WHAT'S NEW

About
My Other Blog
Blog Schedule
Activism
Past Blog Posts
Various &
a Sundry Blogs
Favorite
Websites
My Stuff
On The Web
Audio-Visual
Library
Favorite
Articles
This Month's Scripture Verse:

Whoever loves money never has enough;
whoever loves wealth is never satisfied with their income.
This too is meaningless -- Ecclesiastes 5:10

SEARCH THIS BLOG

Wednesday, November 4, 2015

Comments Which Conservatives Block From Their Blogs For November 4, 2015

Oct 28

To Russell Moore and his blogpost on the myths of religious freedom. This appeared in the Gospel Coalition.

Unfortunately, theory doesn't always meet practice. Both myths #1&2 showed this concerning the same-sex marriage crisis that faced our country. For while Christians opposed such marriages partly because they were concerned about the ramifications such marriages would have to their own faith, they paid little attention to the religious beliefs of those who believed that same-sex marriages were legitimate. In addition, when a business sells goods and/or services to a person or activity, no support for the person or activity is implied. And those who believe that Christian businesses should be able to discriminate forget both the context in which they are operating their businesses and our history. In a capitalist economy, goods and services are, for the most part, supplied solely through privately owned businesses. In addition, we saw such discrimination during Jim Crow and if we listened to what those who experienced such discrimination said, you would find that the refusal to provide services because of the group one belongs to, and this includes the weddings of one's group, to be significantly humiliating and marginalizing.

Myth #3 was supported by some who felt that Kim Davis should not have been sent to jail for her refusal to follow her legal obligations.

Regarding Myth #4, we have to admit that Christianity had a privileged place in our nation. And some conservative Christians want that privileged position to be continued as they demonize multiculturalism. In fact, the arguments made against same-sex marriage partly depended on Christian privilege in this nation.

It isn't that I believe that Christians should not be allowed to press their demands based on their religious convictions in society. It is that Christians should not press demands that give them a privileged place in society. In other words, Christians should use their religious convictions to press the demands of all who are being marginalized whether the marginalized are Christian or not. This is what Martin Luther King Jr. did.

———————-----------------------------------------------------------------------------------------------------

Oct 29

To Ian Shaw’s comment stating that some Christians believe Trump and his claims to being a ‘great Christian.’ This was part of the discussion on the blogpost reporting Trump’s quote. This appeared in Denny Burk’s blog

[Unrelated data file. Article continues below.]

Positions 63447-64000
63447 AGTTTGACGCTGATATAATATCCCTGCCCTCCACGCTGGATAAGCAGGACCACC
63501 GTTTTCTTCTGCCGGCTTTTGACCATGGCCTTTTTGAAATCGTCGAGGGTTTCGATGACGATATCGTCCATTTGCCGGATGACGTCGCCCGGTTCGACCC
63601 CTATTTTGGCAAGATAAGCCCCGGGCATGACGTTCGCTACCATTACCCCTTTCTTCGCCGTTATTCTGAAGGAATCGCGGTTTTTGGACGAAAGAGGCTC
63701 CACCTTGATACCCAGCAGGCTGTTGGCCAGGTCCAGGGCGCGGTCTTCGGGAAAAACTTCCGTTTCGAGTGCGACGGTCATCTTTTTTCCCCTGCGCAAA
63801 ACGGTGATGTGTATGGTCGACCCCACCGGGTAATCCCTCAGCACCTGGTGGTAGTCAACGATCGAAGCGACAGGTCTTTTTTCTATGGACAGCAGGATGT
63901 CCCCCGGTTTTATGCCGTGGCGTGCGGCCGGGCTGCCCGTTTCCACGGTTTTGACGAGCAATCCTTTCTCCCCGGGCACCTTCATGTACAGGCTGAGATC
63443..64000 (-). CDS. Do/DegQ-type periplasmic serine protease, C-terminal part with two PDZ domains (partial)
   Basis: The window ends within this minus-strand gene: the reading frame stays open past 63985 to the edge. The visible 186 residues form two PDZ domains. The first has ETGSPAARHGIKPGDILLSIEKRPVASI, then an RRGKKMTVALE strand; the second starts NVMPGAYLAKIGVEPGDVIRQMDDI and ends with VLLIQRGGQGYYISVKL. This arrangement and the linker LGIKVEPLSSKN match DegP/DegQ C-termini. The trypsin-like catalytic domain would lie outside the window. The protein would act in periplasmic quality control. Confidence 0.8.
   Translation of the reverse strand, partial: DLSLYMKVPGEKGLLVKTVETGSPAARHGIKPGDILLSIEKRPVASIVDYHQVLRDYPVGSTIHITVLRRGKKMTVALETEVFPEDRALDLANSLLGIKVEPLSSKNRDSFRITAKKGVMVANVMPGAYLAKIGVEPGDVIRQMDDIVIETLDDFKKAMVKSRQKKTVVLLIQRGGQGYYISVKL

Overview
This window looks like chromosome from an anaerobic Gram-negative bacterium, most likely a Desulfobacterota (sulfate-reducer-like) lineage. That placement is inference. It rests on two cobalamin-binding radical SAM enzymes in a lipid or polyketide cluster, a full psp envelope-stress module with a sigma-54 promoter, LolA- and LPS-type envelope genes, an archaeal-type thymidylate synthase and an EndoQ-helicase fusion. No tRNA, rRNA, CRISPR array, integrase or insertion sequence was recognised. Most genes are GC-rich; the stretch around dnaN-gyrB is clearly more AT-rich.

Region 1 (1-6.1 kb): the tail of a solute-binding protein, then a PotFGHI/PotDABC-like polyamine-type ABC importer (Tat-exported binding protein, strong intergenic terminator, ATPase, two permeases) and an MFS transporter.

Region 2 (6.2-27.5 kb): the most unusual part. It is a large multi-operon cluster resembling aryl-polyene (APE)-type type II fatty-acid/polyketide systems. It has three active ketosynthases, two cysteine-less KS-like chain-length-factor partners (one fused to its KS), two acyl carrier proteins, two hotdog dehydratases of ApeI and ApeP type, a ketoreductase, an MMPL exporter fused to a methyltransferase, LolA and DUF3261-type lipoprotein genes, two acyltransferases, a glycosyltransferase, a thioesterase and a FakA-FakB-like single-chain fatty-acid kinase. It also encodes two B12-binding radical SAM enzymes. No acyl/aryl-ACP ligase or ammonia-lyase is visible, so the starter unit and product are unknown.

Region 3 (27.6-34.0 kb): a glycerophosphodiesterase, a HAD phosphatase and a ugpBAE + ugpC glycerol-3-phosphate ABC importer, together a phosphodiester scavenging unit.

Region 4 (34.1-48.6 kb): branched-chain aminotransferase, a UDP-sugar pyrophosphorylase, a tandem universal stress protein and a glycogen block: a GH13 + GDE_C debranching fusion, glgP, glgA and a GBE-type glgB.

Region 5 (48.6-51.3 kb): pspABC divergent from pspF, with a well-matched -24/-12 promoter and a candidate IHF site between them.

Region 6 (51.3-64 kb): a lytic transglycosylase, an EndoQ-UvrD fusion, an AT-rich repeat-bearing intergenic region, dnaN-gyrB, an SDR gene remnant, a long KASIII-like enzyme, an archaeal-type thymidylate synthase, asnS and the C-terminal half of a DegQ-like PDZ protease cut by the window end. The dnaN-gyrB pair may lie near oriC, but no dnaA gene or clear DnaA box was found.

There is a reason for why people are buying what Trump has to say. The reason is that they are looking for a hero and it is difficult for some Christians to believe that nonChristians can be heroes. 

————————--------------------------------------------------------------------------------------------------

Oct 31

To Gordon Lloyd and his lengthy blogpost claiming that justice was the guide for the writing of The Constitution. This appeared in the Imaginative Conservative blog.


Let's suppose that the writer's basic premise regarding the writing of The Constitution is true, should we ask the Rocky J. Squirrel question of: Is it a freindly justice.

Of course, in answering question, a significant amount of information was included in the above testimony. Some of that information includes Shays Rebellion and the widespread dissent that  had been occurring at the time, Henry Knox's letter to George Washington, Yates' notes, and post-Constitution conditions. Those conditions included the fact that only a very small percentage of Amercians could vote, Blacks were slaves, and Native Americans were being ethnically cleansed. In addition, some of the most troubling evidence regards Madiosn's view of where power should rest: by his own testimony in other writings,  he believed that it should rest with the wealthy.

So to go back to Rocky J. Squirrel's question: Did The Constitution produce a friendly justice? The answer to that question depended on which economic class and race one belonged to.

--------------------------------------------------------------------------------------------------------------------------

Nov 3

To Joe Carter and his blogpost, answering criticism from a New York Times article, stating that Christians who have disputes with each other should submit to Christian aribitration rather than go before secular courts. This appeared in the Acton blog.